Very few people in our congregation know that our Shul is the custodian of a Torah Scroll from the Czech town of Turnov.
So let me tell you a little about these scrolls. On 31st October, 2004, Ralph Schiller and I took our Sefer Torah to the Westminster Synagogue in Knightsbridge, where about 200 people from Britain and America gathered for a series of lectures and a short service to mark the 40th Anniversary of a unique event in Anglo-European history.
On 7th February 1964, 1,564 Torah Scrolls arrived at the Westminster Synagogue. These were part of a larger collection of Shul possessions confiscated by the Nazis from Bohemia, Moravia and Slovakia, which included gold, silver, vestments, books, manuscripts and other treasurers. These were very carefully labelled and catalogued under Nazi direction to be used after the “final solution” as a museum of an extinct race! After the War, the Jews left in Prague could not afford to maintain these treasures and they came under the control of the Czech state authorities. It was realised that the scrolls eventually would deteriorate if they remained rolled up and unused.
In 1963, a prominent British art dealer, who enjoyed the confidence of the Czech government agency ‘Artia’ responsible for cultural property, was able to arrange for the scrolls to be acquired by Ralph Yablon, a London businessman and philanthropist, on the understanding that they would be entrusted to a responsible non-commercial body. Westminster Synagogue’s honorary officers accepted Mr Yablon’s invitation to undertake this responsibility.
When the scrolls arrived, they were housed in racks made especially for them and each was given a number from one to 1564. The numbers the Nazis gave the scrolls ran as high as 82,800, which is a point of speculation – why? Many of the labels attached at the time of confiscation had survived and provided valuable information and, in some cases, despairing messages were concealed in the scrolls. The scrolls were carefully examined and classified into grades ranging from those without serious defects to those which could not be made usable and suitable only for commemorative use. Almost all bore some evidence of the tragedy of the Holocaust. Many were blood-stained, some charred by fire or damaged by water and, in some cases, wrapped in personal clothing or a tallit, as though to protect them from harm.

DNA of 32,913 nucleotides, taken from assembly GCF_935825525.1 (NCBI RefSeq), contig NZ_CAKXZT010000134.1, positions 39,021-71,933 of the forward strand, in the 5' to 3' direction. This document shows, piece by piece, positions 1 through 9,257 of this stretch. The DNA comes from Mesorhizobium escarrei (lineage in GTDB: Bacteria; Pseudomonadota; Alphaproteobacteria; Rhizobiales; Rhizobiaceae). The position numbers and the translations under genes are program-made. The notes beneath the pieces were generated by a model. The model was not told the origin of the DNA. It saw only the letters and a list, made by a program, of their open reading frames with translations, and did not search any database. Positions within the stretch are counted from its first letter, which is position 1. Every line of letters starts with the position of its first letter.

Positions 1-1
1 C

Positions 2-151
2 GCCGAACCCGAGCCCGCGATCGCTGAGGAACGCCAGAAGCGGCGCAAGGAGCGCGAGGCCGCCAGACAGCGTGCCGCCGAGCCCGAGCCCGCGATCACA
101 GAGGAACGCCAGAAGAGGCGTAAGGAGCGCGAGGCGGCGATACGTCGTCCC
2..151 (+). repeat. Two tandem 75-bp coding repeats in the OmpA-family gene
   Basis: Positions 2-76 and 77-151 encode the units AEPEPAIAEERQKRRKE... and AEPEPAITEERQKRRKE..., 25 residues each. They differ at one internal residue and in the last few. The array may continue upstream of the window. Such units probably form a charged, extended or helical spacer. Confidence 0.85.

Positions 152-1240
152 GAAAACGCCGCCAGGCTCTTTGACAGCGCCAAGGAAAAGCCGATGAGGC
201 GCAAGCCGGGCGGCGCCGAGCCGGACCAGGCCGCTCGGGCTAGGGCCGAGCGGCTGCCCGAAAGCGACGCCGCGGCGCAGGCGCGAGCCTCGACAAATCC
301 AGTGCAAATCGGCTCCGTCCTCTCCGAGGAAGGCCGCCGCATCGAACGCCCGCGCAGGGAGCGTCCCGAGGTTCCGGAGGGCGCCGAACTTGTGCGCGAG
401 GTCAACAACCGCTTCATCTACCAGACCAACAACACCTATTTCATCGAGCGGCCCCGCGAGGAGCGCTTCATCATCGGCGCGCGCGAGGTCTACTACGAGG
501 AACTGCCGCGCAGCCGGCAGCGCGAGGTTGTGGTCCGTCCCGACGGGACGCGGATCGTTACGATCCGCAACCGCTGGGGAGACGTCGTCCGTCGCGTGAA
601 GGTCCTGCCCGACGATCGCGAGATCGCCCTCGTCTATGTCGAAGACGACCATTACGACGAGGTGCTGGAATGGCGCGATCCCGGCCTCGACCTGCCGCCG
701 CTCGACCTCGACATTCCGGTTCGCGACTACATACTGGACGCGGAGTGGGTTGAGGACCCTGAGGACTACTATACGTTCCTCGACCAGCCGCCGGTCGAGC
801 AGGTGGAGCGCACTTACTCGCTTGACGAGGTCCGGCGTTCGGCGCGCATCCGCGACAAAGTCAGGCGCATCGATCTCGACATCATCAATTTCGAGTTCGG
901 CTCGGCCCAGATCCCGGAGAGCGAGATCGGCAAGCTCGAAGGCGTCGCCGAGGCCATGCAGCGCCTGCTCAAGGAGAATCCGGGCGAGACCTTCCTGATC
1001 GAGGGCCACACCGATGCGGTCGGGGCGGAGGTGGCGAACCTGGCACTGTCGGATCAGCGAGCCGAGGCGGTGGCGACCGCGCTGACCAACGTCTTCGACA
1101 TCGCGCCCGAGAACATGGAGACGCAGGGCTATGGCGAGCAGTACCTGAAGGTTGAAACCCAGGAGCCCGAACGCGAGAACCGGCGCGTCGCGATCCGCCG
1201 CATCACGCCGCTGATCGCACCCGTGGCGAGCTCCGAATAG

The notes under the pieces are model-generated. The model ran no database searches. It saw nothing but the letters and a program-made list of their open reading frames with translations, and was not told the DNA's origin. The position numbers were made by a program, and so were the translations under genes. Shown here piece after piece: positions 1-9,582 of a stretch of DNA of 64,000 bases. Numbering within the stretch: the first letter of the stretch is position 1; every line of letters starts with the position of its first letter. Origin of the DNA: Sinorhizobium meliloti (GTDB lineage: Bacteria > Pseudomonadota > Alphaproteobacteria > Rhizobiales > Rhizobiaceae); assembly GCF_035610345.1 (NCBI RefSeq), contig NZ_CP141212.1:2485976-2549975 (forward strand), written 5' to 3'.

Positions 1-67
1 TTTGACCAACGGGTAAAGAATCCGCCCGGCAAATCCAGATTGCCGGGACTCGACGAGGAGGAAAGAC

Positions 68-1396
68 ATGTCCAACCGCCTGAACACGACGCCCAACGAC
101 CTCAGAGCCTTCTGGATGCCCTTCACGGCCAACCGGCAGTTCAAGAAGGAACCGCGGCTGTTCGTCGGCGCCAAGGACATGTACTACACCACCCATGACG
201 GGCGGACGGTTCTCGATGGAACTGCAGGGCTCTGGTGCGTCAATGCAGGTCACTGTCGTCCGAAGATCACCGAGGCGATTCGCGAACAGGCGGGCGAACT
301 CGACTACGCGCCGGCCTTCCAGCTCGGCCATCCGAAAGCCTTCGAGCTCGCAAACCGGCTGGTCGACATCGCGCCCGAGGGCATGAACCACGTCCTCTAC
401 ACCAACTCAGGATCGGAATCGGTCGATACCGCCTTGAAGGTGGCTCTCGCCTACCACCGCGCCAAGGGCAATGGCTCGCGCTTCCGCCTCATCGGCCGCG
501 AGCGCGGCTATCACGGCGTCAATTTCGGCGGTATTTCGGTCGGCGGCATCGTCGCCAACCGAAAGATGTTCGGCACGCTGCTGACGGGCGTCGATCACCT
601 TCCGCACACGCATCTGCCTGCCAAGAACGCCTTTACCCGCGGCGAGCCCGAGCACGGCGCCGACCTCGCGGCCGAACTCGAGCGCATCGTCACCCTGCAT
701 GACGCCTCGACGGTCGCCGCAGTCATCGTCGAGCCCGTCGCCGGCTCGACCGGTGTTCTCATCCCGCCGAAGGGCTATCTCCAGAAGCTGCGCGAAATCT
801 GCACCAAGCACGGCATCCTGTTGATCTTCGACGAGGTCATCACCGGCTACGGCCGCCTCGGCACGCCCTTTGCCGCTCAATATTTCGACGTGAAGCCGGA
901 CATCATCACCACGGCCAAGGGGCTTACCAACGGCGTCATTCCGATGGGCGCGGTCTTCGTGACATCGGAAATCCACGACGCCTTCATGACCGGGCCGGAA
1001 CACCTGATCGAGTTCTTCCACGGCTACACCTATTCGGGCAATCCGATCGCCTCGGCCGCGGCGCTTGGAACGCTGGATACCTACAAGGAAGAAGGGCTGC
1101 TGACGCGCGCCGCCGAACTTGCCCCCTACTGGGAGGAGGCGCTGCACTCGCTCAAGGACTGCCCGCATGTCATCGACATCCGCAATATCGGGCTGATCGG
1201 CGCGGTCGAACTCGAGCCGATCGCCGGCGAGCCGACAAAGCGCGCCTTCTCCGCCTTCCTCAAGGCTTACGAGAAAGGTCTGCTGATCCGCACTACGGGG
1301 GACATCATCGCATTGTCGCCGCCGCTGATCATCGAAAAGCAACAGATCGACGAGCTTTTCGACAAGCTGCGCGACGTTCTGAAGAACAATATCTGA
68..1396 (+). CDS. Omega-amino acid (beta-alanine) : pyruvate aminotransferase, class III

The task of inspection and classification was organised by the then minister of the Westminster Synagogue, Harold F Reinhart, until his death in 1969. Index cards were prepared with details of each scroll’s condition, place of origin, place of writing and the repairs required. The examination was carried out by five student scribes under the supervision of Rabbi Pinchas Toledano. The completion of the preliminary study and classification was marked in June 1965 by a solemn assembly at the Synagogue. This was attended by representatives of many sections of the Jewish community and by ministers and scholars of other faiths. The memorial prayers were read by the Chief Rabbi, Dr Israel Brodie, and messages of good wishes were received from the President of the Prague Jewish community.
One day, in 1965, there was a ring at the Synagogue door by a sofer (scribe), David Brand, who asked “Do you have any scrolls that need repair?” The answer was, “Yes, we have 1,564!” and Mr Brand worked for 20 years, until his death, on the repair of the scrolls!
This is just a little of what I could tell you about the Czech scrolls. There is a lot more that could be told.
Our Czech scroll is number 1379. It had been held by Northwold Road Synagogue, Stoke Newington, and was transferred here when they closed in 1989. There was a re-dedication service to mark its arrival. It should not only be another Sefer Torah in our Aron Hakodesh but a haunting memorial to the people of Turnov who gave their lives for being Jewish.
If interested, you could visit the Czech Memorial Scrolls Centre’s exhibition open from 10am to 4pm on Mondays and Thursdays or contact the Secretary, Memorial Scroll Trust, Westminster Synagogue, Kent House, Rutland Gardens, Knightsbridge, London SW7 1BX, Tel 0207 5843741. The nearest underground station is Knightsbridge and buses 9, 52 and 73 pass the door.
There is a website for Turnov. You will find more background information and examples of projects by some of the communities with scrolls. These include specially embroidered mantles, learning about the places the scrolls came from and their history, and making contact with those places.
What could we do as custodian of a Czech Scroll from Turnov as a moral obligation?
- Mention the background whenever the scroll is used;
- Mention at the Yom Kippur Memorial Service;
- Mention at the Yom Hashoah Memorial Service and near Holocaust Day;
- Tell the Hebrew classes – Bar and Bat Mitzvah;
- If you visit Prague, you could visit Turnov, which is not far from Prague, and find out if there are any survivors, or try to find out more from old residents, the Town Council, the police etc.